Searching over 5,500,000 cases.


searching
Buy This Entire Record For $7.95

Official citation and/or docket number and footnotes (if any) for this case available with purchase.

Learn more about what you receive with purchase of this case.

In re Andrew B.

SUPREME COURT OF THE STATE OF NEW YORK APPELLATE DIVISION SECOND JUDICIAL DEPARTMENT


May 18, 2010

IN THE MATTER OF ANDREW B. (ANONYMOUS).
SUFFOLK COUNTY DEPARTMENT OF SOCIAL SERVICES, RESPONDENT;
v.
DEBORAH B. (ANONYMOUS), APPELLANT. (PROCEEDING NO. 1)
IN THE MATTER OF JASMINE B. (ANONYMOUS).
SUFFOLK COUNTY DEPARTMENT OF SOCIAL SERVICES, RESPONDENT;
v.
DEBORAH B. (ANONYMOUS), APPELLANT. (PROCEEDING NO. 2)

In two related neglect proceedings pursuant to Family Court Act article 10, the mother appeals (1) from an order of the Family Court, Suffolk County (Quinn, J.), dated May 22, 2009, and (2), as limited by her brief, from stated portions of an order of fact-finding and disposition of the same court, also dated May 22, 2009, which, upon a decision of the same court dated April 8, 2009, made after a hearing, inter alia, found that she neglected her daughter Jasmine B. and derivatively neglected her son Andrew B.

Published by New York State Law Reporting Bureau pursuant to Judiciary Law § 431.

This opinion is uncorrected and subject to revision before publication in the Official Reports.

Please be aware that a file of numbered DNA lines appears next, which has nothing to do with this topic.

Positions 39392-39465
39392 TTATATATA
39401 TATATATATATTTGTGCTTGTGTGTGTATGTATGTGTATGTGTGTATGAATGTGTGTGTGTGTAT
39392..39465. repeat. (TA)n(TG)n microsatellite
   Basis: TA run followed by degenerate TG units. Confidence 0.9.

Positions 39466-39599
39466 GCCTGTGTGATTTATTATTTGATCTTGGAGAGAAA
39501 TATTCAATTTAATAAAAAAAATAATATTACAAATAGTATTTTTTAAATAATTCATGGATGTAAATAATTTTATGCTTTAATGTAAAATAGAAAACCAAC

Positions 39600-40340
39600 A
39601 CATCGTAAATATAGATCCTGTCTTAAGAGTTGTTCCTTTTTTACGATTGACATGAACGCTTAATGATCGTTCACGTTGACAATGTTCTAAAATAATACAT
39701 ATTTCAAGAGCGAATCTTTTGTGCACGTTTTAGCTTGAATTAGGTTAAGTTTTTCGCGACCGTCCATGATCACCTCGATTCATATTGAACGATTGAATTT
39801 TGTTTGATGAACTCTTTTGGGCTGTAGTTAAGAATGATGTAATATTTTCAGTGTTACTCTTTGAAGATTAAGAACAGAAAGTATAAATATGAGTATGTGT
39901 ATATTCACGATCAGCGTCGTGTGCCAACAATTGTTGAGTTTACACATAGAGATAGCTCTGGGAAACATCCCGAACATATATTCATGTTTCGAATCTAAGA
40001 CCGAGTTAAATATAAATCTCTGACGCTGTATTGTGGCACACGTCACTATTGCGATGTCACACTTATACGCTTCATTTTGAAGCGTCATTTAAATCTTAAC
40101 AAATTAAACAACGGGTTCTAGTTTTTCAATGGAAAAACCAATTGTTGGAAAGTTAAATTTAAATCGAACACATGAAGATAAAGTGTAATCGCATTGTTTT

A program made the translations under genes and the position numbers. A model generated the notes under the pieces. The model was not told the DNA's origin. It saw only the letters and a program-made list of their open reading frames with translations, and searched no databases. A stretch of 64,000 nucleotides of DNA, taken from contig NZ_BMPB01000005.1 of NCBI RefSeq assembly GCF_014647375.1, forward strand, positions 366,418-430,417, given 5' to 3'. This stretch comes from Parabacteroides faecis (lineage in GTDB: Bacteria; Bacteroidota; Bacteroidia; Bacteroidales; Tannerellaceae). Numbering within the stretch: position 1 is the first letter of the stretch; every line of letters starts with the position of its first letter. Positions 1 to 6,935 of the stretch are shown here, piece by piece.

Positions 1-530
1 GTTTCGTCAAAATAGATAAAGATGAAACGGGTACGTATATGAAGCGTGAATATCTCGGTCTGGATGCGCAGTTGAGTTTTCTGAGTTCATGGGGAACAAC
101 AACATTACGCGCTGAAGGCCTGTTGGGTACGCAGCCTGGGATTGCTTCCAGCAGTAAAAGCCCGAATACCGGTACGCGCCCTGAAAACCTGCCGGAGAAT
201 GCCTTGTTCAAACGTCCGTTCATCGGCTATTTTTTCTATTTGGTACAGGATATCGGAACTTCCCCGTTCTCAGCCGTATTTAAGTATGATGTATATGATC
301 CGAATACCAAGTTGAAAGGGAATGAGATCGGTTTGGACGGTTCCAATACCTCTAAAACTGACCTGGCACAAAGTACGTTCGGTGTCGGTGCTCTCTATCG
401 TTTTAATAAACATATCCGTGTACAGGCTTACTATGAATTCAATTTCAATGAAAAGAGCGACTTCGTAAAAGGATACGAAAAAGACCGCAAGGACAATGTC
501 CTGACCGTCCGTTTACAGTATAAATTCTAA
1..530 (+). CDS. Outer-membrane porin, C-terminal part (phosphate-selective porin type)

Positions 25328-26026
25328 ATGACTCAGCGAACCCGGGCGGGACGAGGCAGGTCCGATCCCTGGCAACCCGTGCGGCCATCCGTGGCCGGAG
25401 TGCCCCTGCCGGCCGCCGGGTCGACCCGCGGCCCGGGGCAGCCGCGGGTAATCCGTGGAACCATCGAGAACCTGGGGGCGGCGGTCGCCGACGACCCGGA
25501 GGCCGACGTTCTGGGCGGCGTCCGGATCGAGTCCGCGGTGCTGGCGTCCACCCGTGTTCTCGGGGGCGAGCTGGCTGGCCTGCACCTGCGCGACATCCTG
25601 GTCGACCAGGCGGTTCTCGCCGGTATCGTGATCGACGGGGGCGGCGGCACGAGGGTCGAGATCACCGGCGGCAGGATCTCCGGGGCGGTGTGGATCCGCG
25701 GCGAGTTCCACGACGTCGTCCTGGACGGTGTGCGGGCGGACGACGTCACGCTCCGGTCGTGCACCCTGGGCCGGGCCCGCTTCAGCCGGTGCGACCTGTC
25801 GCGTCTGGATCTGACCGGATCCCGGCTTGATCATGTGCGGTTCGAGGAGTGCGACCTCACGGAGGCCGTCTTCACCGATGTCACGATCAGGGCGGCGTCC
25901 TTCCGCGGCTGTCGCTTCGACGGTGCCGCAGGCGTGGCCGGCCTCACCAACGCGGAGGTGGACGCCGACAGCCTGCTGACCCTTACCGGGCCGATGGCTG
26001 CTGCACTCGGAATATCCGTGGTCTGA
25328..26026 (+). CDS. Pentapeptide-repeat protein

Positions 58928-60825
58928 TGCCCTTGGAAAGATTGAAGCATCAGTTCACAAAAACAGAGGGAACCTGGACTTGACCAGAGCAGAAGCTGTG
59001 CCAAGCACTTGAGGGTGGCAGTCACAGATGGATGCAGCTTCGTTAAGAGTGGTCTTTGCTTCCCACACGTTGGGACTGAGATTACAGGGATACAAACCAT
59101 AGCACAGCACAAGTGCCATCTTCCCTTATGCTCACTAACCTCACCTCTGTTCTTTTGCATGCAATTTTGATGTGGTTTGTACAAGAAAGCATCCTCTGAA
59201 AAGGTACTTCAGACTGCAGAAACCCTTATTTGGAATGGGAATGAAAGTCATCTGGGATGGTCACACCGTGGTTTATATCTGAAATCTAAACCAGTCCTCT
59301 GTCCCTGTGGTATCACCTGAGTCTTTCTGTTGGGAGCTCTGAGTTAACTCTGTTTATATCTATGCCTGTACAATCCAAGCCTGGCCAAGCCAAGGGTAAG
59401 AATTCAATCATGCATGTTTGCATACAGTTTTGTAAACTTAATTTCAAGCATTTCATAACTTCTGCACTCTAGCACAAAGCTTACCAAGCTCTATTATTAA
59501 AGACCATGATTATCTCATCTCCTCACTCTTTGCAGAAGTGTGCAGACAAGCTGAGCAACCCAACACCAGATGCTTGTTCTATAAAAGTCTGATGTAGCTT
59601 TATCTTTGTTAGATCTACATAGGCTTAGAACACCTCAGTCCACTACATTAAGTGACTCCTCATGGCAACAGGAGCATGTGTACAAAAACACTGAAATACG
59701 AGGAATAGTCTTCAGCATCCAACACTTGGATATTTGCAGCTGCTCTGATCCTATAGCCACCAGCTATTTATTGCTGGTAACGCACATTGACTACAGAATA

STEVEN W. FISHER, J.P., THOMAS A. DICKERSON, RANDALL T. ENG ARIEL E. BELEN, JJ.

(Docket Nos. N-14334-08, N-14335-08)

DECISION & ORDER

ORDERED that the appeal from the first order dated May 22, 2009, is dismissed, as abandoned, without costs or disbursements; and it is further,

ORDERED that the order of fact-finding and disposition is affirmed insofar as appealed from, without costs or disbursements.

We decline to review the mother's contention that the findings of neglect due to her mental condition were precluded by res judicata and collateral estoppel based upon a previous finding by the Supreme Court, Suffolk County, after a hearing pursuant to Mental Hygiene Law § 9.39, that her continued hospitalization was not required, as the mother failed to perfect a prior appeal from the Family Court's order denying her motion to dismiss the petitions upon those grounds (see Bray v Cox, 38 NY2d 350).

The Family Court's assessment of the credibility of witnesses is entitled to considerable deference unless clearly unsupported by the record (see Matter of Irene O., 38 NY2d 776; Matter of Aminat O., 20 AD3d 480). The Family Court's finding that the mother's mental condition caused impairment, or an imminent danger of impairment, to the physical, mental, or emotional condition of her daughter, Jasmine, was supported by a preponderance of the evidence (see Family Ct Act § 1012[f][i], 1046[b][i]; Matter of Ifeiye O., 53 AD3d 501; Matter of Caress S., 250 AD2d 490; Matter of Nassau County Dept. of Social Servs. v Diane B., 231 AD2d 523; Matter of Child Welfare Admin. v Jennifer A., 218 AD2d 694; Matter of Baby Boy E., 187 AD2d 512). Jasmine's testimony was not incredible. Further, the evidence supported the derivative finding of neglect as to Andrew (see Family Ct Act § 1046[a][i]; Matter of Amber C., 38 AD3d 538).

FISHER, J.P., DICKERSON, ENG and BELEN, JJ., concur.

20100518

© 1992-2010 VersusLaw Inc.



Buy This Entire Record For $7.95

Official citation and/or docket number and footnotes (if any) for this case available with purchase.

Learn more about what you receive with purchase of this case.